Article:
It will be best to stick to nonstop flights to stay under the 12 maximum segments. But since ANA tends to be more lenient when backtracking within a specific continent, you could still criss-cross your way around Europe before heading off to Asia.
Which Airlines Can You Fly?
You'll need to fly a Star Alliance airline in order to book an ANA around the world ticket.
Luckily, this is the largest airline alliance in the world with a total of 26 members. So while all those routing rules might have seemed daunting, you have plenty of options to get where you need to go while piecing together a trip around the world.
- Aegean (A3)
- Air Canada (AC)
- Air China (CA)
- Air India (AI)
- Air New Zealand (NZ)
- All Nippon Airways [ANA] (NH)
- Asiana Airlines (OZ)
- Austrian Airlines (OS)
- Avianca (AV)
- Brussels Airlines (SN)
- Copa Airlines (CM)
- Croatia Airlines (OU)
- Egyptair (MS)
- Ethiopian Airlines (ET)
- Eva Air (BR)
- LOT Polish Airlines (LO)
- Lufthansa (LH)
- Scandinavian Airlines [SAS] (SK)
- Shenzhen Airlines (ZH)
- Singapore Airlines (SQ)
- South African Airways (SA)
- Swiss International Air Lines (LX)
- Tap Air Portugal (TP)
- Thai Airways (TG)
- Turkish Airlines (TK)
- United Airlines (UA)
ANA Round the World Award Chart
Now that you know which airlines you can fly and the rules of the road, how much will it cost?
ANA publishes a distance-based award chart for round-the-world itineraries … and the rates are pretty amazing.
To read the chart, you'll need to calculate the total distance for each of your flight segments. A great tool to use for this is the Great Circle Mapper.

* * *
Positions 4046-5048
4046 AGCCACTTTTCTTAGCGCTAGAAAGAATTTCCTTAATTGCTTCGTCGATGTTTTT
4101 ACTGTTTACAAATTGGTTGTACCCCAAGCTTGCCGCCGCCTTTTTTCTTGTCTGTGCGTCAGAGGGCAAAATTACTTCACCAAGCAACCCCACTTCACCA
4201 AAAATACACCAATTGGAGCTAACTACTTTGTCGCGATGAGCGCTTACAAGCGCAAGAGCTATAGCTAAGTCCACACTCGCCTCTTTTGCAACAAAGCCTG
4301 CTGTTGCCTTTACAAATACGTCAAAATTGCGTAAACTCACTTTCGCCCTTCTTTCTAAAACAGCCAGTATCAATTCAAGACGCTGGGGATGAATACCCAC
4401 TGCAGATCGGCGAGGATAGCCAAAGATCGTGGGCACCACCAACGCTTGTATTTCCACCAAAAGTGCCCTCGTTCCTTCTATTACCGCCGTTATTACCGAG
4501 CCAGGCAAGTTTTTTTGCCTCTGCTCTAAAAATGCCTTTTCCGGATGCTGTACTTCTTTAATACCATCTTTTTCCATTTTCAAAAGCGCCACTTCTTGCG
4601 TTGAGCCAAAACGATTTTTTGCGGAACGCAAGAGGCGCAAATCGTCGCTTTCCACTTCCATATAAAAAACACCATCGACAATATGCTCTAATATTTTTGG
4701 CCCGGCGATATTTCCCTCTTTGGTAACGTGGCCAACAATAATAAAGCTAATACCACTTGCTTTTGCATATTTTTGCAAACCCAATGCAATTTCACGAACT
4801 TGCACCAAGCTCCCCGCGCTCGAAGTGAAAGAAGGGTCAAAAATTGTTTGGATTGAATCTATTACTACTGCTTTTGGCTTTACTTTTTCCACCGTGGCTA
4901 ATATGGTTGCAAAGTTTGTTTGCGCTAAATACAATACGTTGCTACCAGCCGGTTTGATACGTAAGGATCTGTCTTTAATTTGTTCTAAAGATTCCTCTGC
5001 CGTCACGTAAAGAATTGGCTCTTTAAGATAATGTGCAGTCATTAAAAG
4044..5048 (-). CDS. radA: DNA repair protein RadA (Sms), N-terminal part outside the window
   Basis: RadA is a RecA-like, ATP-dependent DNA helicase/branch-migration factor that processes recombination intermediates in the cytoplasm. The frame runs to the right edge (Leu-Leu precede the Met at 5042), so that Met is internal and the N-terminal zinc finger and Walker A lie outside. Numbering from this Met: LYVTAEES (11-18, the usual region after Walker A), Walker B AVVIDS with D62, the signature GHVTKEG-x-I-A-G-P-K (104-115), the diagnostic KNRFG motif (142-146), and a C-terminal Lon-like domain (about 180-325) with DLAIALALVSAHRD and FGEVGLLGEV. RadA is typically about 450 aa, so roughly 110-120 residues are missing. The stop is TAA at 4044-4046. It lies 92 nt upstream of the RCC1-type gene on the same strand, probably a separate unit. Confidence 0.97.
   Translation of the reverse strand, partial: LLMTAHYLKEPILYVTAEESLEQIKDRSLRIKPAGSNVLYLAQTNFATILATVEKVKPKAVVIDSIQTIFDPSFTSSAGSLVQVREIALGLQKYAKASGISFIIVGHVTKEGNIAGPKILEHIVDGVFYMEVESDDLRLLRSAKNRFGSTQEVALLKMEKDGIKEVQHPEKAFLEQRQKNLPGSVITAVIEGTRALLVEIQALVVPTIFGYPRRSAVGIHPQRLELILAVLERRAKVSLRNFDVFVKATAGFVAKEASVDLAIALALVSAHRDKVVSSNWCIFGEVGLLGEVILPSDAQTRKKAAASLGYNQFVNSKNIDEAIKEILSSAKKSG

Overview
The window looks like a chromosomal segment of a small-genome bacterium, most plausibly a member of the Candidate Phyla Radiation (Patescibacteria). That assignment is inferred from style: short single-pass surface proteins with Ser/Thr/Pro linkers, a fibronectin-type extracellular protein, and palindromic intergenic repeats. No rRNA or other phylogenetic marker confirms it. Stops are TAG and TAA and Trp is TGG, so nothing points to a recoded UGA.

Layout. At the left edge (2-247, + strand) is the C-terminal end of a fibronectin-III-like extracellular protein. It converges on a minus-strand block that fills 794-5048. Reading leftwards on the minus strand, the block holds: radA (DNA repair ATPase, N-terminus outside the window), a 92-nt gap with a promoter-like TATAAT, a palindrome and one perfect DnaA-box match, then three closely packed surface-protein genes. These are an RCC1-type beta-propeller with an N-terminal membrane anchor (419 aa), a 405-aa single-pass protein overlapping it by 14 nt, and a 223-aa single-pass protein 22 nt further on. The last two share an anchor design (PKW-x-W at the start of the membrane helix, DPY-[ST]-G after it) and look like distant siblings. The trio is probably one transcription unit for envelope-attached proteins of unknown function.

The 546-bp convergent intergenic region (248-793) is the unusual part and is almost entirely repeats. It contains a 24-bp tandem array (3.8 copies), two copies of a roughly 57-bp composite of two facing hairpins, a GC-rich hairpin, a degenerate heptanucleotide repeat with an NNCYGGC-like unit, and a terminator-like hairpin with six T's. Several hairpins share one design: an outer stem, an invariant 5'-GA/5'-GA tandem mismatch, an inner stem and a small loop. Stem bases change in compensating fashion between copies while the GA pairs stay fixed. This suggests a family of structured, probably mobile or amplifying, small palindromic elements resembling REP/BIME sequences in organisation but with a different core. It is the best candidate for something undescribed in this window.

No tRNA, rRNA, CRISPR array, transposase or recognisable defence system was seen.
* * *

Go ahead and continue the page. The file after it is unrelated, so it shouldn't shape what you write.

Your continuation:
If you can find an itinerary where you're flying between 25,001 miles – 29,000 miles in total distance, you'll only need to shell out 170,000 miles for a business class ticket. Keep it from 22,001 miles – 25,000 miles and the price drops to 145,000 ANA miles in business class. And if you can squeak it in at 22,000 miles or less, it's just 125,000 miles.
It's even less in economy, but the small upcharge to fly business class is well worth it. Want to try ANA First Class? You'll have to shell out more miles even if just one of your flights is in First Class. But there's no question it'll be a great experience if you can find the space available.
Pick the Right Airlines to Avoid Fuel Surcharges
In addition to your miles, you'll always be on the hook for some taxes and fees associated with your flights. These fees can vary wildly depending on which airline you're flying and the class of service.
A general rule of thumb is to avoid flying long-haul on Austrian Airlines, Brussels Airlines, Lufthansa, and Swiss. These airlines have the highest fuel surcharges of all Star Alliance carriers. If you're dead set on flying Swiss business class or Lufthansa First Class as part of your round-the-world trip, be prepared to pay some hefty fees on top of your miles.
Instead, you can keep your cash fees low by flying on Star Alliance carriers that have lower fuel surcharges – or none at all. For the lowest fees, try to find flights operated by the following airlines:
- ANA (fuel surcharges vary)
- Aegean Airlines
- Air Canada
- Air China
- Air New Zealand
- Asiana (moderate fees)
- Copa Airlines
- EgyptAir (moderate fees)
- Ethiopian Airlines (low fees)
- Eva Air